Owners of Apple’s 2016 MacBook Pro with Touch Bar who regularly opt to use Google Chrome over the pre-installed Safari option will likely be getting a nice little surprise soon.

Google has silently released the first canary build of Chrome 58 into the wild, and much to the surprise of those aforementioned MacBook Pro owners who have taken the opportunity to use it, the new build contains the Touch Bar support that many users have been asking for a while now.

A number of third-party developers in charge of developing and publishing macOS apps, both on the Mac App Store and through their own sites, have been rushing and falling over themselves to try and differentiate their software from the competition with Touch Bar support. Whenever Apple introduces new functionality from a hardware perspective, those who put their heads above the firing line and actually support that feature are likely to increase in popularity.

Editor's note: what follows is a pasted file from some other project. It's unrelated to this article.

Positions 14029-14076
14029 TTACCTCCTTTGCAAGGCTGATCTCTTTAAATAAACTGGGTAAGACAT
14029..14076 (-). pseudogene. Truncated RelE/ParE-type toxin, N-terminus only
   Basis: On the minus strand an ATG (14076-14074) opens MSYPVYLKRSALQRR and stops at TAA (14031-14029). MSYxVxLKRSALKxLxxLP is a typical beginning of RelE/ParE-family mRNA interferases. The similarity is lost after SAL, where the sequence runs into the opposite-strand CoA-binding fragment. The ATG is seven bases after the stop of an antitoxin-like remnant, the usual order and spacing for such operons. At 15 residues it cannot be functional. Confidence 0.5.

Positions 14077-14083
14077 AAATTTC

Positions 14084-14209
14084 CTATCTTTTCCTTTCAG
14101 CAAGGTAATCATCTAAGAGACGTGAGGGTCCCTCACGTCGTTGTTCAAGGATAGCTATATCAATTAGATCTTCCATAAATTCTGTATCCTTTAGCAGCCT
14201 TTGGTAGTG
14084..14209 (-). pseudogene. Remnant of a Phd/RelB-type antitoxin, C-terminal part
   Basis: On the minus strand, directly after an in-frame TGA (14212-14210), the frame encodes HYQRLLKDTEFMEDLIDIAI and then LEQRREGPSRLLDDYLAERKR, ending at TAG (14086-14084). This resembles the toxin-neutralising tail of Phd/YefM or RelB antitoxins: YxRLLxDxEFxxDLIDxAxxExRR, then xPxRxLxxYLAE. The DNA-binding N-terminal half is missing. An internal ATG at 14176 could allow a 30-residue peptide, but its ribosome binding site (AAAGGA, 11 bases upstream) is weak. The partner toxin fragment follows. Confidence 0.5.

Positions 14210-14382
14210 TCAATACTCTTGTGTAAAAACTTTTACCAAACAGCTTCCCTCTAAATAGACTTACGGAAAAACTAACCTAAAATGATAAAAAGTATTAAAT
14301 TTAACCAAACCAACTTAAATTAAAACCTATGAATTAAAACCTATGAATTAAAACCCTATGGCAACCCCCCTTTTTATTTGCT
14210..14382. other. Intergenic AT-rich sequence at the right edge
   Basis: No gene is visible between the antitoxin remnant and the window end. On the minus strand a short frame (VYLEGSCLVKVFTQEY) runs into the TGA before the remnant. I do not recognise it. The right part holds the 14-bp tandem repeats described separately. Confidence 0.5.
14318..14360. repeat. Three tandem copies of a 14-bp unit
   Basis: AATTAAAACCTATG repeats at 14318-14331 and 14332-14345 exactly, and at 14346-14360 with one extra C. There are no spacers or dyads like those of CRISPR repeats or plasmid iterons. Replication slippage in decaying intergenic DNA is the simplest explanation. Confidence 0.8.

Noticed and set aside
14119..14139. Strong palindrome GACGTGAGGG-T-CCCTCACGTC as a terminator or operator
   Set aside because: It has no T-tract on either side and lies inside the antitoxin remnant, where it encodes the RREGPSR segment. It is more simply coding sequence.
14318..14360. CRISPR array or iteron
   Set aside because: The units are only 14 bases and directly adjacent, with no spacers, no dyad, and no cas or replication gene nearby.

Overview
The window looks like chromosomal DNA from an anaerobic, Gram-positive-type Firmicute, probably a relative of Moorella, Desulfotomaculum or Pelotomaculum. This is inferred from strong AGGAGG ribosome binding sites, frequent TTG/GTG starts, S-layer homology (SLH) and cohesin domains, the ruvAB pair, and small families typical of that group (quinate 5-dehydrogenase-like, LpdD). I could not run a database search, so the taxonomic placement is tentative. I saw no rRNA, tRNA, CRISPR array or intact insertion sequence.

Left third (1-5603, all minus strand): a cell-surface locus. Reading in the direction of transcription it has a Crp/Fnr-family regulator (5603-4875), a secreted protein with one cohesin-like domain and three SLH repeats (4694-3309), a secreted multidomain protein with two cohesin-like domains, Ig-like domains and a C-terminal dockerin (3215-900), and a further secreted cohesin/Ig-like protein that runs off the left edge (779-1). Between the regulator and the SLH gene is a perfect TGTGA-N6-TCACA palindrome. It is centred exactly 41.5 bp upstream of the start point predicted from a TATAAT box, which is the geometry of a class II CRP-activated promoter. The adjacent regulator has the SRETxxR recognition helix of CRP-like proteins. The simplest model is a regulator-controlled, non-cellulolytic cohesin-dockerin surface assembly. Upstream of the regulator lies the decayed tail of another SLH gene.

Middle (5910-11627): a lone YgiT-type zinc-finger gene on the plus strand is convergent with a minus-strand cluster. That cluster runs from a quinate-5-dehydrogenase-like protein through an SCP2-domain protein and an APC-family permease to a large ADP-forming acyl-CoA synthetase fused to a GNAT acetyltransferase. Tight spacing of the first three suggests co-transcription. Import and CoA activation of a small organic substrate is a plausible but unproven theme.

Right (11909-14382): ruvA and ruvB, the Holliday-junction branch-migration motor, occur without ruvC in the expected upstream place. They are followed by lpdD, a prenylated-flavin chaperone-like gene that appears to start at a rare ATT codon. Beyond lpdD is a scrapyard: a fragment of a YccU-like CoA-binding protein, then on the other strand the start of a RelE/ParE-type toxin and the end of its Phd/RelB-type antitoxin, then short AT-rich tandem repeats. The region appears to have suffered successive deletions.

Many developers have already taken that initiative with app updates, but Chrome will be one of the most popular and widely used pieces of software – aside from Apple’s own offerings – to offer support for Touch Bar.

With this canary release of Chrome, which will ultimately be released as Chrome 58, Google hasn’t gone wild with some extravagant additions that will confuse and dumbfound prospective users. Users with a 2016 MacBook Pro with Touch Bar will be able to launch new Chrome tabs and search directly from the new Touch Bar experience, as well as navigate forward and backwards through webpages thanks to the navigational entries on the far-left side of the Touch Bar.

There’s also an added refresh button, as well as a text entry box for Search or type URL which automatically puts the user into the address bar of Chrome when tapped. All of those actions are finished off with a favorites button that will instantly add a particular web page to the favorites list.

For one reason or another, Google has ensured that this initial Touch Bar support for Chrome is a static experience, which means no matter what you are actually doing, or what state the browser is in, those buttons will remain consistent on Touch Bar. Some will appreciate that, whereas others would crave a more dynamic experience which reacts to the user behavior like it has been on Safari.

If you don’t want to wait for Google to roll out the final build of Chrome 58, you can get in on the action by downloading and running the latest canary build of Chrome 58.

(Via: 9to5Mac)

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